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STATES RESPOND TO RUSSIAN PROPOSALS ON A DRAFT CONVENTION FOR THE SUPPRESSION OF CHEMICAL AND BIOLOGICAL TERRORISM AND ON A PROGRAMME OF WORK

Japanese Youth Communicators for a World without Nuclear Weapons Address the Conference, Ambassador of Poland takes the floor as Outgoing President
16 August 2016

The Conference on Disarmament today heard a number of States respond to the Russian proposals on a draft Convention for the Suppression of Chemical and Biological Terrorism and on a draft programme of work.  It also heard from Japanese Youth Communicators for a World without Nuclear Weapons, and from the Ambassador of Poland as outgoing President of the Conference.

Ambassador Piotr Stachanczyk of Poland, outgoing President of the Conference, updating the Conference on his latest informal consultations, said that after the presentation on 4 August of a new version of the Russian proposal on a programme of work, he had conducted several consultations.  On the basis of the results of these consultations, he could state that there were four groups responding to this proposal: one group strongly supported it; another group had a lot of open questions and doubts; some Members of the Conference had no clear position, often because they had had no response from their capitals; and some countries because of different reasons opposed the proposal.  This was not a surprise.  The situation had not matured enough to indicate a direction of work on this proposal.  It would be something for the Conference to discuss next year. 

Russia said that hasty and radical acts by advocates of the start of negotiations on the prohibition of nuclear weapons could unfortunately be counterproductive.  They might jeopardize the Non-Proliferation of Nuclear Weapons Treaty (NPT), the existing regime of non-proliferation, and the whole multilateral disarmament mechanism under the United Nations.  Russia wished to seek decisions leading to strengthening the security of all countries.  The Russian draft programme of work for the Conference reflected these goals and beliefs.  Russia called on participants to turn to this programme of work with fresh eyes.

The United States said a close reading of Russia’s revised proposal revealed that with only minor modifications, the text closely resembled the proposal previously tabled, and thus the conceptual underpinnings remained flawed.  There were no serious gaps in the existing international framework, only robust and multi-faceted tools available to combat this threat.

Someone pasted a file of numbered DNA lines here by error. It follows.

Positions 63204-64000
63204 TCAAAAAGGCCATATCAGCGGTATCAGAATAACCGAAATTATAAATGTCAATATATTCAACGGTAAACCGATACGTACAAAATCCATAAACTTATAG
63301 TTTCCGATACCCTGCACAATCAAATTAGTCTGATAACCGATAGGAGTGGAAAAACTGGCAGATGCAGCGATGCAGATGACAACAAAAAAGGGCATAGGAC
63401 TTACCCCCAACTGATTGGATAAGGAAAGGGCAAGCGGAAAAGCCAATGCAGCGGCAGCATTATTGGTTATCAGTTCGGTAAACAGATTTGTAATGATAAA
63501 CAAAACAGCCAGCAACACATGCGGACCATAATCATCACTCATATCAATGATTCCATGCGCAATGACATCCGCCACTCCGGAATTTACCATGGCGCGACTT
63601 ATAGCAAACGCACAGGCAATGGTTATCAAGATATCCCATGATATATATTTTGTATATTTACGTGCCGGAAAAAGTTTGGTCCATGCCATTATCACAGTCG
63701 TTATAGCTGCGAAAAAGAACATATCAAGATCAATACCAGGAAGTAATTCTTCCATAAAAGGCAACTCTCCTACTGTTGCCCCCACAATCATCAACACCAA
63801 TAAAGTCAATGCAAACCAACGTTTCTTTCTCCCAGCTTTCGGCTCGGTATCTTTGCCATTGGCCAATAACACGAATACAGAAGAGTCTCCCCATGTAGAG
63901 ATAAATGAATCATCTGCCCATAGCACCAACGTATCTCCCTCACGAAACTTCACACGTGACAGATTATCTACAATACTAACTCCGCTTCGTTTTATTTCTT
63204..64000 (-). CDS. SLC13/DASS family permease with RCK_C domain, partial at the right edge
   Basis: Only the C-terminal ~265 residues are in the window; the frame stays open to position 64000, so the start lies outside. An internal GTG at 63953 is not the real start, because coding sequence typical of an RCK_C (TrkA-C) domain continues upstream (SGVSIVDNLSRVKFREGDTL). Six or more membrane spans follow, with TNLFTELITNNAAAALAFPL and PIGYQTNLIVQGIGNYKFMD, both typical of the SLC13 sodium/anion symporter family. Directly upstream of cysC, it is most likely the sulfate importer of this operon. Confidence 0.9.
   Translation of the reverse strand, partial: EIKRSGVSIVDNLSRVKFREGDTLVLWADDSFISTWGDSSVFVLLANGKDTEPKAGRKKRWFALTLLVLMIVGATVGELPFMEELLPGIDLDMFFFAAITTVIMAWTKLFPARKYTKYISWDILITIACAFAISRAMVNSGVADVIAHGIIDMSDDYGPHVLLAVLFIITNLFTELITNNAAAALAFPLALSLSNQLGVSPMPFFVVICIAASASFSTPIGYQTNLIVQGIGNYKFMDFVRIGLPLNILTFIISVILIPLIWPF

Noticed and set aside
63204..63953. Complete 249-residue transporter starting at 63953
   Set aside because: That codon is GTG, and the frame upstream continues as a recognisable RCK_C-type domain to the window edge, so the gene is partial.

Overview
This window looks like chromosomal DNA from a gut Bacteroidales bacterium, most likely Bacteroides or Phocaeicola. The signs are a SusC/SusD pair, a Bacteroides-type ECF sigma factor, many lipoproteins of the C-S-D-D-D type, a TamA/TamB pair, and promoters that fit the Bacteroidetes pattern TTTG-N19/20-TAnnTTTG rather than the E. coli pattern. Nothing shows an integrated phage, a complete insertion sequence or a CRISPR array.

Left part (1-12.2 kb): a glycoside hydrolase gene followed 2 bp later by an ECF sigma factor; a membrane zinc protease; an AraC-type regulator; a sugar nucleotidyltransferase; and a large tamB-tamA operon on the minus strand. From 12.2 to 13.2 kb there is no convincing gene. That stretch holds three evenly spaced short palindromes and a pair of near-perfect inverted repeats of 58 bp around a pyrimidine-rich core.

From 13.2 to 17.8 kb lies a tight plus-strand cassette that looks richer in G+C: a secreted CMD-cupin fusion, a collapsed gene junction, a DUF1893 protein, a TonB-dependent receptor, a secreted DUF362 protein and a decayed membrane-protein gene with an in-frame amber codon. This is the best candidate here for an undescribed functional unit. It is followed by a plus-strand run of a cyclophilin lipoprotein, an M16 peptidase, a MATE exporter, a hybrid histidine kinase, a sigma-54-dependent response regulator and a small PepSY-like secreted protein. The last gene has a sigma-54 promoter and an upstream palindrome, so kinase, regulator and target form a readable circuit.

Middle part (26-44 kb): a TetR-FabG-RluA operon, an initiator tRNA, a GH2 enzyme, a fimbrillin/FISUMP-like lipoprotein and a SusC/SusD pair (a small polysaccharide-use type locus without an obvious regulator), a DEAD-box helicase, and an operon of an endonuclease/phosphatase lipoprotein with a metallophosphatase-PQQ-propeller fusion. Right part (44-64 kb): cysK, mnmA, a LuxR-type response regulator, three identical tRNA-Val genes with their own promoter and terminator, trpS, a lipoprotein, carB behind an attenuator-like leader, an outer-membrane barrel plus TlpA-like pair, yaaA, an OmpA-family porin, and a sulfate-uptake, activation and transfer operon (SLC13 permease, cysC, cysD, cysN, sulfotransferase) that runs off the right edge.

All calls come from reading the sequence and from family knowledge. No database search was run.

The United Kingdom said it was not convinced that the Russian proposal should be the focus of their work at the Conference.  The key issue was implementation of existing legal instruments.  The United Kingdom did not see how a new convention could make non-State use of chemical and biological weapons harder or less likely, or make it easier to hold perpetrators to account. 

Canada said it remained unconvinced that there was a significant value added to be gained from new legally binding measures.  The collective goal should be to reinforce the need for all States to fully implement their existing national obligations under the Chemical Weapons Convention and the Biological and Toxin Weapons Convention.

Japan said 22 “Youth Communicators for a World without Nuclear Weapons”, commissioned by the Japanese Foreign Minister Fumio Kishida, were visiting Geneva.  The main mission of the Youth Communicators was to relay the harsh experiences of hibakusha across national borders and generations. 

Nanako Nagaishi, a high school student from Nagasaki, speaking as a member of the Japanese delegation, said today, Japan would like to convey the message of hibakusha – people who had survived the atomic bombings of Hiroshima and Nagasaki – and to express their will to work toward nuclear disarmament. 

China said that the war had caused over 100 million military and civilian casualties.  Of this figure, China alone had suffered over 35 million casualties.  Commemorating the suffering endured by the people of Hiroshima and Nagasaki while ignoring the much greater suffering inflicted on the people of other Asian countries would inevitably result in a skewed view of history.

Ambassador Kim In-chul of the Republic of Korea, who will take over the Presidency of the Conference next week, urged Member States to schedule one on one consultations with him to discuss the draft annual report. 

The next public plenary of the Conference on Disarmament will be held at 10 a.m. on Tuesday, 22 August 2016.

Statements